I refuse to look at my calendar, but I feel my final summer days passing quickly. And that can only mean one thing...time for a serious "to do" list. So...do tell...what's at the top of your school list?!?

Have a great week...make it count!



middle school math classroom tour

As a middle school math teacher and an avid scrapbooker, I've had a blast setting up my classroom with a festive decor. I'm not sure my classroom has a theme...unless color counts! I focused on our school colors...red, black, and white...plus a splash of green. And I probably should mention that I simply adore polka dots! ;)

Having an organized and attractive classroom is yet another way to be proactive with classroom management. I recently completed a series of blog posts on my classroom setup. Take a quick photo tour via the slideshow below...

And if you would like more details see my previous blog posts outlined below...

farewell to paper journals

papers, papers, and more papers

classroom attention signal

students coaching students in the classroom

classroom bulletin board ideas

organization of classroom supplies

displaying student work

teams for cooperative learning

differentiation via small groups

There's No Place Like Home

I'm linking up with Mrs. Parker over at Learning with Mrs. Parker. Hop on over and tour some fabulous classrooms from fellow bloggers!

Happy Friday to YOU!
Make it count...


classroom management (part 1)

A Little Magic

Are you a new or veteran middle school teacher? Are you brainstorming ways to improve your classroom? Middle school can be tricky...stuck in the middle between elementary and high school. You want to train your students to be responsible learners, yet you know they have no clue where to begin on their own.

So often the structure middle school students need falls to the teacher--the classroom manager. Classroom management encompasses many areas including expectations and consequences, procedures, and routines. Join me over the next few posts as I address each area in my math classroom.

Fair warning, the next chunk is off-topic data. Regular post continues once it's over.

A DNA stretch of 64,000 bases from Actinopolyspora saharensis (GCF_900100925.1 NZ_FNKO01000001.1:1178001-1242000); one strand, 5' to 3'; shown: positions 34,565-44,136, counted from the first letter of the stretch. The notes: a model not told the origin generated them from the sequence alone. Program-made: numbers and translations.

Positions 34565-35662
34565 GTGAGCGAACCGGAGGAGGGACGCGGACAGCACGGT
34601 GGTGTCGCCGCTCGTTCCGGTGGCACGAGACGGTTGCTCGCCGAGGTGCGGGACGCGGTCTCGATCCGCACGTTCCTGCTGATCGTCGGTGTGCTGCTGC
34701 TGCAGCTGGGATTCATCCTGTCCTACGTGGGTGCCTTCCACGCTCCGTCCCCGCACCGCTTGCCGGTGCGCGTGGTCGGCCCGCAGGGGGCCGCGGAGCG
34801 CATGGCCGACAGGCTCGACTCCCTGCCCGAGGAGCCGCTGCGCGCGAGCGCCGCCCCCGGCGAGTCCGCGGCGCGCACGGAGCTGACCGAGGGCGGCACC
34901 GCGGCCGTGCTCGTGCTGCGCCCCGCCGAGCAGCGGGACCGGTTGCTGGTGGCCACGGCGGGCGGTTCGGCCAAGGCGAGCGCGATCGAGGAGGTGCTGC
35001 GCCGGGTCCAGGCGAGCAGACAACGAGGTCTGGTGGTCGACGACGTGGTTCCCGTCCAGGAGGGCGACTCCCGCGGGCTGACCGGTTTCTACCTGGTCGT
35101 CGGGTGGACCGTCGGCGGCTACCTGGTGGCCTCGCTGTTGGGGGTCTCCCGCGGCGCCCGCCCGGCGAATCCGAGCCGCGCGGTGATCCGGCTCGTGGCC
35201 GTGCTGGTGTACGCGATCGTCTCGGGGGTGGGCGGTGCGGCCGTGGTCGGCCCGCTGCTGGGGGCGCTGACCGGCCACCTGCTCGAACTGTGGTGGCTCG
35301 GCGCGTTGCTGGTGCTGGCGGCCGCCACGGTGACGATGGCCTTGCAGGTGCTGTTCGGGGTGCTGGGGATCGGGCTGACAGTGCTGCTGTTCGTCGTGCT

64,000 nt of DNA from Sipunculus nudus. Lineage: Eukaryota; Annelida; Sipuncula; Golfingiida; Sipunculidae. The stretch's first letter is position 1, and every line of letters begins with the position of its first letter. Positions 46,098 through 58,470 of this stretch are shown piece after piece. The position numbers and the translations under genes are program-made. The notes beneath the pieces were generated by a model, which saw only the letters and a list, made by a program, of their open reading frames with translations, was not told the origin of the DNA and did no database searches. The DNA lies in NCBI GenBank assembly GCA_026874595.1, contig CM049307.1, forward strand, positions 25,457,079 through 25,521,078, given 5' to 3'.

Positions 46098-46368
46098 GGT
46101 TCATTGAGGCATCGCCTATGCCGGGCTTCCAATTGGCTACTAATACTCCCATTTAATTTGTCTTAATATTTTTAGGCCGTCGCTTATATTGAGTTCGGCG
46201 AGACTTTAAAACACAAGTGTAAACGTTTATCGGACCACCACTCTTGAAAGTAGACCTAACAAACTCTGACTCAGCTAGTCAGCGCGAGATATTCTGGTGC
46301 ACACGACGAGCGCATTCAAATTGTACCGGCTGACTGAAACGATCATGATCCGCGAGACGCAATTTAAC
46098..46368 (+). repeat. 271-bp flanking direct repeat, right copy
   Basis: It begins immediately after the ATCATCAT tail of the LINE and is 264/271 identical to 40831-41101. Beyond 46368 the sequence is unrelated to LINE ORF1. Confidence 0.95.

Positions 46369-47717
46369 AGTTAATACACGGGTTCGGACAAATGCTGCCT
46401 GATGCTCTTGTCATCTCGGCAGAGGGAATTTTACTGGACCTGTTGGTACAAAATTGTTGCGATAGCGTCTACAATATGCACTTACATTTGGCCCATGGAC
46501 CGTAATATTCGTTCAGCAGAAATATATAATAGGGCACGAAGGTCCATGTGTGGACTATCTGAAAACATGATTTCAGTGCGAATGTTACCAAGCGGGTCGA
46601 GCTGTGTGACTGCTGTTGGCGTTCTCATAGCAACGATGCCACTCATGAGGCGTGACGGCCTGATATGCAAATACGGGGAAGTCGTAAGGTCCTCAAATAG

But let's start with my top 3 preventative measures. It's true. You must have a plan in place to address concerns and misbehavior. But I believe it's equally important to be proactive!

Tip #1: Greet your students at the door. Welcome them with a smile and call them by name. When possible, I make a personal comment (ex: Great hustle in the basketball game last night!).

Tip #2: Greet your class once everyone has arrived or the tardy bell has sounded. I always say, "Ladies and gentlemen, Good morning to you!" (And then I give them a 1-minute overview of what we have on deck for the class period.)

Tip #3: Set a classroom environment based on mutual respect. I expect my students to use their manners. I require my students to say "Yes, ma'am" and "No, ma'am" when responding to me or another adult in our room. However, I usually only correct a "yeah" or "huh" or "what" response. I know. I'm a Southern girly. But it's amazing the tone this sets in our classroom.

I'm linking up with Stephanie over at Teaching in Room 6. Be sure to hop over and follow the great posts on classroom management!

Stay tuned for more posts on classroom management!
Have a great weekend...make it count!